GAO’s reports and testimonies give Congress, federal agencies, and the public timely, fact-based, non-partisan information that can improve government operations and save taxpayers billions of dollars.
What GAO FoundAgency officials told us that enhanced use leases (EUL) help them utilize their underutilized property better; commonly cited benefits include enhanced mission activities, cash rent revenue, and value received through in-kind consideration.
Congress requested that GAO determine how the Department of Commerce (National Institute for Standards and Technology and the National Oceanic and Atmospheric Administration), the Department of Energy, the Environmental Protection Agency (EPA), and the National Aeronautics and Space Administration (NASA)...
GAO prepared this report under the Comptroller General's authority to conduct evaluations on his own initiative to assist Congress. Federal real property is a high-risk area due to excess and deteriorating property, reliance on costly leasing, unreliable data, and security challenges.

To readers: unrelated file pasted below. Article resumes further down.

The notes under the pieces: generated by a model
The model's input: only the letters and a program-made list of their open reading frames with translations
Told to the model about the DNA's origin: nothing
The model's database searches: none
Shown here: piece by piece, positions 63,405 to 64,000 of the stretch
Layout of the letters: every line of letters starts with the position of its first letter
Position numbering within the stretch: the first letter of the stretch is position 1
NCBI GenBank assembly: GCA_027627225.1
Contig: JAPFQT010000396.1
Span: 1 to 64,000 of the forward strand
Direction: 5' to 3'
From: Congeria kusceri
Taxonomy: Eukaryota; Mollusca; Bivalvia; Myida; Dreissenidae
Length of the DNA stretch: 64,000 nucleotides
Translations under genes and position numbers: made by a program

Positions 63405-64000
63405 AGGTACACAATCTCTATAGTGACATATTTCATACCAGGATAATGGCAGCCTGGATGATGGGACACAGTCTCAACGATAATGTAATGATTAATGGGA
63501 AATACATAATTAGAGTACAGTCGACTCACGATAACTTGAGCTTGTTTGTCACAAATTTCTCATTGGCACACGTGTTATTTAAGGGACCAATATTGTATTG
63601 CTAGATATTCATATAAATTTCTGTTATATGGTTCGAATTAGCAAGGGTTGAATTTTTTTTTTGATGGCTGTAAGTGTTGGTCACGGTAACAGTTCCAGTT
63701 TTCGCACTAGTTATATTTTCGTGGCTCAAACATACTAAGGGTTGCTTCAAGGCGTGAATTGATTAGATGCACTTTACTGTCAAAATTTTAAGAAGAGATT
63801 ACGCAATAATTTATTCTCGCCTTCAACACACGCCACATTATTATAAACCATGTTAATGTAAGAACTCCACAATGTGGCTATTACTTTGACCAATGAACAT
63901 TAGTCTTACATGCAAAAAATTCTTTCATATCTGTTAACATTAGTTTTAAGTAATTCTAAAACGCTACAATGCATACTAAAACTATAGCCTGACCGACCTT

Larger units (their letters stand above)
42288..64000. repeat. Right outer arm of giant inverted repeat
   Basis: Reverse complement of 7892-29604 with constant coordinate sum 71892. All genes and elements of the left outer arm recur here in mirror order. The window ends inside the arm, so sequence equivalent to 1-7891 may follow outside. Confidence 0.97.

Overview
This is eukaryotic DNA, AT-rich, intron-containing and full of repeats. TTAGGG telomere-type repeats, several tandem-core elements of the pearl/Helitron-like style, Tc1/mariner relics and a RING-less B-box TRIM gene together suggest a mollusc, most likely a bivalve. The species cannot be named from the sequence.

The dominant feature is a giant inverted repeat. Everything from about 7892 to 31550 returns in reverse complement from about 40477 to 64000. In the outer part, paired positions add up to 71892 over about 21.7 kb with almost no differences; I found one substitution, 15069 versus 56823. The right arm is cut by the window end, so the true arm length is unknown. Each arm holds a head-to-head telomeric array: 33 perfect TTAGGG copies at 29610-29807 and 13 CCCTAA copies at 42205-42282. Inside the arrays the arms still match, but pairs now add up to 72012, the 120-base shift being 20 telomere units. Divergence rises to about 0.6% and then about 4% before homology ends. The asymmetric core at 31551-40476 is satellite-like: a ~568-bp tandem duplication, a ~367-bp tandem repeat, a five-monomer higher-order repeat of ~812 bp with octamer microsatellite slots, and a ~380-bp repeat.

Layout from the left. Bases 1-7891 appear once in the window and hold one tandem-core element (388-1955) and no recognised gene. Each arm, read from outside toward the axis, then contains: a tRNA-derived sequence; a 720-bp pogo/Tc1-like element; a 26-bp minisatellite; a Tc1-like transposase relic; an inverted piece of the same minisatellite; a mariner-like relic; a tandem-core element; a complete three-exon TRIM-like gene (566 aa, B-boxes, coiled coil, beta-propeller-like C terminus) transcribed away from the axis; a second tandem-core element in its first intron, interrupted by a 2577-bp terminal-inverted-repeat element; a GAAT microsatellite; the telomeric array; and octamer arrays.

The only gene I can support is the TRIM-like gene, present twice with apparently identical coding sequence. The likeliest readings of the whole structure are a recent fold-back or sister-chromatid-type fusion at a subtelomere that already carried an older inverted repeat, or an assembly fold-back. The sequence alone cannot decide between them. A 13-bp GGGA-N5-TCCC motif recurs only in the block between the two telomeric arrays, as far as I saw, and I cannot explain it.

Acquisition of products and services from contractors consumes about a quarter of discretionary spending governmentwide and is a key function in many federal agencies. In fiscal year 2005 alone, federal government contracting involved over $388 billion.
The Office of Management and Budget (OMB) reports on federal funding for climate research and to develop technologies to reduce greenhouse gas emissions, among other things. The Climate Change Science Program (CCSP), which coordinates many agencies' activities, also reports on science funding.
The ability to produce the data needed to efficiently and effectively manage the day-to-day operations of the federal government and provide accountability to taxpayers continues to be a challenge for most federal agencies.
The Secretary of the Treasury, in coordination with the Director of the Office of Management and Budget (OMB), is required to annually prepare and submit audited financial statements of the U.S. government to the President and the Congress.
The ability to produce the data needed to efficiently and effectively manage the day-to-day operations of the federal government and provide accountability to taxpayers has been a long-standing challenge to most federal agencies.
From homeland security to tracking outbreaks of disease, to investigating the space shuttle disaster to responding to natural disasters, the collection, maintenance, and use of location-based (geospatial) information has become critical to many federal agencies' abilities to achieve their goals.